Length of inpatient stay of persons with serious mental illness: effects of hospital and regional characteristics.
ABSTRACT This study examined the extent to which hospital and regional characteristics are associated with length of hospitalization among patients with serious mental illness.
Data from the Pennsylvania Health Care Cost Containment Council and 2006 American Hospital Association data were obtained. The sample consisted of 106 hospitals from which 45,497 adults with serious mental illness were discharged in 2006. Guided by the extended version of Andersen's health care utilization model, hierarchical linear modeling, including patient case mix, hospital, and regional characteristics, was used to explain variations in hospitalization length.
The average length of stay was 10.0±3.0 days. Stays were longer at psychiatric hospitals than at general acute care facilities and at hospitals with a greater percentage of Medicare patients and patients with serious mental illness and a higher rate of readmission. In terms of regional characteristics, stays were also longer at hospitals in counties where the county mental health program received a larger percentage of the state's mental health budget and a smaller share of the budget was used for residential care.
Hospital type and case mix, along with the presence of housing resources funded by county mental health programs, were found to be associated with variations in length of hospitalization. Further research of a longitudinal or prospective nature is required to determine whether the availability of housing programs for persons with mental disorders leads to shorter hospital stays for those in crisis and to determine whether longer stays are the result of differences in hospital practices. (Psychiatric Services 63:889-895, 2012; doi: 10.1176/appi.ps.201100412).
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ABSTRACT: This qualitative study examined changes in community mental health care as described by adults diagnosed with schizophrenia with long-term involvement in the mental health system to situate their experiences within the context of mental health reform movements in the United States. A sample of 14 adults with schizophrenia who had been consumers of mental health services from 12 to 40 years completed interviews about their hospital and outpatient experiences over time and factors that contributed most to their mental health. Overall, adults noted gradual changes in mental health care over time that included higher quality of care, more humane treatment, increased partnership with providers, shorter hospital stays, and better conditions in inpatient settings. Regardless of the mental health reform era in which they were hospitalized, participants described negative hospitalization experiences resulting in considerable personal distress, powerlessness, and trauma. Adults with less than 27 years involvement in the system reported relationships with friends and family as most important to their mental health, while adults with more than 27 years involvement reported mental health services and relationships with professionals as the most important factors in their mental health. The sample did not differ in self-reported use of services during their initial and most recent hospitalization experiences, but differences were found in participants' reported use of outpatient services over time. Findings underscore the importance of the lived experience of adults with schizophrenia in grounding current discourse on mental health care reform.Psychiatric Quarterly 10/2014; · 1.26 Impact Factor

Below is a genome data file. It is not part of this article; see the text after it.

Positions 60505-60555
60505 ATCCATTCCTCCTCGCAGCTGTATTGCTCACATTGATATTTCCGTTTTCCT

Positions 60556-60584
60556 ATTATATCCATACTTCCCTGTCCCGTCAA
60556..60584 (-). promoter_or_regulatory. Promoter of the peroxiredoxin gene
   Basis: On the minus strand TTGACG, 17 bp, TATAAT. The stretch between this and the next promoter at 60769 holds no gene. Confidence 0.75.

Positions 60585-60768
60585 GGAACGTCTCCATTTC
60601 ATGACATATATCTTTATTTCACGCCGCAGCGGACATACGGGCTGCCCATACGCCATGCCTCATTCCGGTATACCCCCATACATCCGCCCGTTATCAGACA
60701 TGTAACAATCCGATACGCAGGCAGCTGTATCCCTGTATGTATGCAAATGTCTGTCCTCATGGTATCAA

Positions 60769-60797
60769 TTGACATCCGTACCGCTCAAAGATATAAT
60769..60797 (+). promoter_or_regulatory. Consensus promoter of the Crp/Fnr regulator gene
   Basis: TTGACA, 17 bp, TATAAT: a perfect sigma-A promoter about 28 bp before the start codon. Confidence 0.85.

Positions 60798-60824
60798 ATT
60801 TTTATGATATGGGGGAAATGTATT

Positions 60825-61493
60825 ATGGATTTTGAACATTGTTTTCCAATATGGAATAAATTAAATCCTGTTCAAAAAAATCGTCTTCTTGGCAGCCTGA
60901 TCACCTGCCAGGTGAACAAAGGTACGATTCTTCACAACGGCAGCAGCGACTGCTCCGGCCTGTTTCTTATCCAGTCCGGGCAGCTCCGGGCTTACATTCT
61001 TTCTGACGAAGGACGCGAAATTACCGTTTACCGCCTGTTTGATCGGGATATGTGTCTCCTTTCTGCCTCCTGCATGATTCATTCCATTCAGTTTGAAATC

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ABSTRACT: The functions and nature of inpatient psychiatric units have changed dramatically over recent decades, as has the role of psychiatric residents on these units. Nonetheless, clinical rotations on inpatient psychiatry remain as core clinical experiences in psychiatric residency. This column reviews the key changes in the residents' inpatient experience and articulates appropriate educational goals for current inpatient rotations in the areas of the psychiatric interview, diagnosis and formulation, treatment planning, working as a member of a multidisciplinary team, and working with acutely ill and involuntary patients.Harvard Review of Psychiatry 01/2014; 22(3):201-4. · 3.50 Impact Factor
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ABSTRACT: Societal cost-of-illness in a German sample of patients with borderline personality disorder (BPD) was calculated for 12 months prior to an outpatient Dialectical Behavior Therapy (DBT) program, during a year of DBT in routine outpatient care and during a follow-up year. We retrospectively assessed resource consumption and productivity loss by means of a structured interview. Direct costs were calculated as opportunity costs and indirect costs were calculated according to the Human Capital Approach. All costs were expressed in Euros for the year 2010. Total mean annual BPD-related societal cost-of-illness was €28,026 (SD = €33,081) during pre-treatment, €18,758 (SD = €19,450) during the DBT treatment year for the 47 DBT treatment completers, and €14,750 (SD = €18,592) during the follow-up year for the 33 patients who participated in the final assessment. Cost savings were mainly due to marked reductions in inpatient treatment costs, while indirect costs barely decreased. In conclusion, our findings provide evidence that the treatment of BPD patients with an outpatient DBT program is associated with substantial overall cost savings. Already during the DBT treatment year, these savings clearly exceed the additional treatment costs of DBT and are further extended during the follow-up year. Correspondingly, outpatient DBT has the potential to be a cost-effective treatment for BPD patients. Efforts promoting its implementation in routine care should be undertaken.Behaviour Research and Therapy 10/2014; · 3.85 Impact Factor